Alameda Creek – Yes, it’s the Alameda Creek again, but this time in a more tame environment. Follow the channel behind rows of houses on a flat, paved road that’s perfect for a family escape. Go far enough and you’ll reach Coyote Hills to the west, or Quarry Lakes to the east.
Several access points. Parking available behind library at 34007 Alvarado-Niles Rd, Union City

Fremont
Central Park/Lake Elizabeth – Located in the heart of Fremont, this is the perfect place to
unwind. Whether you follow one of the paved paths by bike or simply want to stroll the grounds with your dog, now is a great time to enjoy this area when the crowds are away.
40000 Paseo Padre Pkwy, Fremont – parking at Sailway Drive

Newark
Coyote Hills Regional Park – A few rolling hills surrounded on all sides by marshland, this is a wonderful place to explore. The trails are easy and most are paved. Interesting rock formations and an Ohlone village site.
8000 Patterson Ranch Road, Fremont

Milpitas

Ed R. Levin County Park – This is a huge family friendly park with many trails, a few ponds, and scenic views throughout. Located in the hills behind Milpitas, many don’t realize it’s there. Hiking one of the shorter trails can be pleasant, or you may want to challenge yourself with a longer trail.
3100 Calaveras Rd, Milpitas

When visiting any of the East Bay Parks, remember these guidelines:
Wear cloth face coverings/masks as recommended by the CDC.
Maintain 6 feet social distance from other park users while walking, biking, and fishing.
NO picnicking, gatherings, or meetup groups (only immediate households).
PACK OUT YOUR TRASH. Do not leave trash in parks and on trails.
Keep dogs ON LEASH at ALL times in ALL parks (where allowed)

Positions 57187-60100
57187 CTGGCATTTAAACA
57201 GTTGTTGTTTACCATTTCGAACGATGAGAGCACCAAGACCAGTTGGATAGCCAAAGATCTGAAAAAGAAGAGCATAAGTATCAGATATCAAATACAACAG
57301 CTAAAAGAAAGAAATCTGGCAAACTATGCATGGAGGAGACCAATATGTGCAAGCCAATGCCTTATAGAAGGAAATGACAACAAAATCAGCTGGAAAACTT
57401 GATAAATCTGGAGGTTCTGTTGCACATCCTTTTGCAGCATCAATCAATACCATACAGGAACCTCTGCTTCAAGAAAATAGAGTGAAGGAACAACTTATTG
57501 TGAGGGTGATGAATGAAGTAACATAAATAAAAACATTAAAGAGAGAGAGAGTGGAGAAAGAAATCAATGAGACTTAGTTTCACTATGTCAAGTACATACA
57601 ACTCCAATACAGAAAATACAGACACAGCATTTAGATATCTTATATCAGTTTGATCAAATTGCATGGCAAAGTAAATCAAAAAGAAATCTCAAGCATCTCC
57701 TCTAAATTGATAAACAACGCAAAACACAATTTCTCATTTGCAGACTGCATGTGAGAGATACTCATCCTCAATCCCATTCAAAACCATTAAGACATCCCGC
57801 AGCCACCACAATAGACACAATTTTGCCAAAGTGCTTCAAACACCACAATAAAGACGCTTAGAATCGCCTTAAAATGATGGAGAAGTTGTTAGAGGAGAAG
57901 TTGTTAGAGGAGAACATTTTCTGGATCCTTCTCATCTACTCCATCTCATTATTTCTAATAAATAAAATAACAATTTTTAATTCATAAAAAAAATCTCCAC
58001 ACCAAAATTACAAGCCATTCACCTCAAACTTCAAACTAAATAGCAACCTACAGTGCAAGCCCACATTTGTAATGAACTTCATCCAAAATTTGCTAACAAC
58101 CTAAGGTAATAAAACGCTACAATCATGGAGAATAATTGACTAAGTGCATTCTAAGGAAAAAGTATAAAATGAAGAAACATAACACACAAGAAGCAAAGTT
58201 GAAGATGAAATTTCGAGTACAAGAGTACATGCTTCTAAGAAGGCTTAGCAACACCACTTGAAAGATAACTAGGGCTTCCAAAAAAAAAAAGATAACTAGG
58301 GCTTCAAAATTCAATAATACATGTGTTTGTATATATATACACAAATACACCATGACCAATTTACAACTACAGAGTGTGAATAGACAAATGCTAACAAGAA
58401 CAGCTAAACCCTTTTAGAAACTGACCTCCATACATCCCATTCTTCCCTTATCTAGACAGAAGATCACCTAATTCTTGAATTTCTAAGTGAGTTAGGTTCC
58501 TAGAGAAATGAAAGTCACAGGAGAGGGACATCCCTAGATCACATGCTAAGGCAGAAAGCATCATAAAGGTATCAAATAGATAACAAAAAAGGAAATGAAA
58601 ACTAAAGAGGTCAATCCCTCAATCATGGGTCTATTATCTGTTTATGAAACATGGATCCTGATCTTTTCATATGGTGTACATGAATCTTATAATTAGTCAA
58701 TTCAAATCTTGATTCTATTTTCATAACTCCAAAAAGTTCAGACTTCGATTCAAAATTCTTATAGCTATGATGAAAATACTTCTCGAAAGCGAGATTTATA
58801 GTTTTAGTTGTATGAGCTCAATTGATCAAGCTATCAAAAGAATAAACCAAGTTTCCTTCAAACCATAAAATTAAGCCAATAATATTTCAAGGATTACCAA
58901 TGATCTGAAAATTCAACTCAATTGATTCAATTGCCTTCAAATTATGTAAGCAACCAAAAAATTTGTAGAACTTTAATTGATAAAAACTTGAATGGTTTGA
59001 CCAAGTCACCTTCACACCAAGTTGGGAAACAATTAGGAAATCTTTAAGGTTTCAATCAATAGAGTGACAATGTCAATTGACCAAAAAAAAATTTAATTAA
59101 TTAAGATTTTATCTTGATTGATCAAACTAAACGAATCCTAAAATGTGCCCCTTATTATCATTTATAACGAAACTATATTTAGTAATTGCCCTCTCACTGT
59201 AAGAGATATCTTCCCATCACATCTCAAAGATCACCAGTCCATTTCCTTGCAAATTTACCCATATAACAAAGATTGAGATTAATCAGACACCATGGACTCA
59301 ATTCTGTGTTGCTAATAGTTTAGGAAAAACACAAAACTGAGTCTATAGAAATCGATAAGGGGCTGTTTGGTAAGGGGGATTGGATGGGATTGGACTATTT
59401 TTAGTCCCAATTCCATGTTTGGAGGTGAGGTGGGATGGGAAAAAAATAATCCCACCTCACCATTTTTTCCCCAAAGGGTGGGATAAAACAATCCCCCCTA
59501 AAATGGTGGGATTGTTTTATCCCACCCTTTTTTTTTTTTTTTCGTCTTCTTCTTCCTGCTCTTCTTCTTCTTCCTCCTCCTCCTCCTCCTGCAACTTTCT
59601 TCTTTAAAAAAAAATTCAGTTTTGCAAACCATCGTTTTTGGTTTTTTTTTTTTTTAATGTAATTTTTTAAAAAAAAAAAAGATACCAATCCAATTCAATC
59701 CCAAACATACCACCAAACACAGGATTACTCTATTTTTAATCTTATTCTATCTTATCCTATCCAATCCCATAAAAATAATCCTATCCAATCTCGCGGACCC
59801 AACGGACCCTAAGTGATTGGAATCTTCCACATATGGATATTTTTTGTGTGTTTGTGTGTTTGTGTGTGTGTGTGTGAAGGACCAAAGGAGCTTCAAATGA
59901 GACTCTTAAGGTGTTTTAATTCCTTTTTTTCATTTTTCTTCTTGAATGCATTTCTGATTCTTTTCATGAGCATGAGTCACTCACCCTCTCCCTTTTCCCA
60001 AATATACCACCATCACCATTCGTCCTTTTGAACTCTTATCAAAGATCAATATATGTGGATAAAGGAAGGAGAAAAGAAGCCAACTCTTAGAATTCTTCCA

Bring water and hand sanitizer. Water fountains in parks are temporarily closed to stem the spread of virus.
Park vehicles properly, safely, and respect park neighbors and park staff. Do not block driveway, roadway, emergency exit, or service access road. Parking restrictions will be enforced.

Also, remember to bring water and wear sunscreen and a hat!

So what are you waiting for? Get out and explore nature. You’ll feel better about yourself and the world. As Yogi Berra once said, “When you come to a fork in the road, take it!”

As of this writing, all restrooms near trail access are open. For more park info and COVID-19 updates, visit ebparks.org

Local libraries’ stand against global pandemic

By Marc Vicente
May 26, 2020

With shelter-in-place orders being extended, it remains uncertain when organizations will resume normal operations, and businesses and public facilities are finding ways to adapt.

Libraries have undergone perhaps the most drastic of changes during this pandemic season. They house a wide variety of books that circulate through more than one person through checkout. However, because the virus spreads through contact with people and other surfaces, checking out new physical books has been postponed ever since quarantine protocols were initiated to reduce the spread of the virus. In addition, many libraries in the Bay Area have extended the deadline of checked out media so that patrons can return them when the pandemic dies down. Multiple events involving the libraries have also been postponed to maintain the safety of library patrons.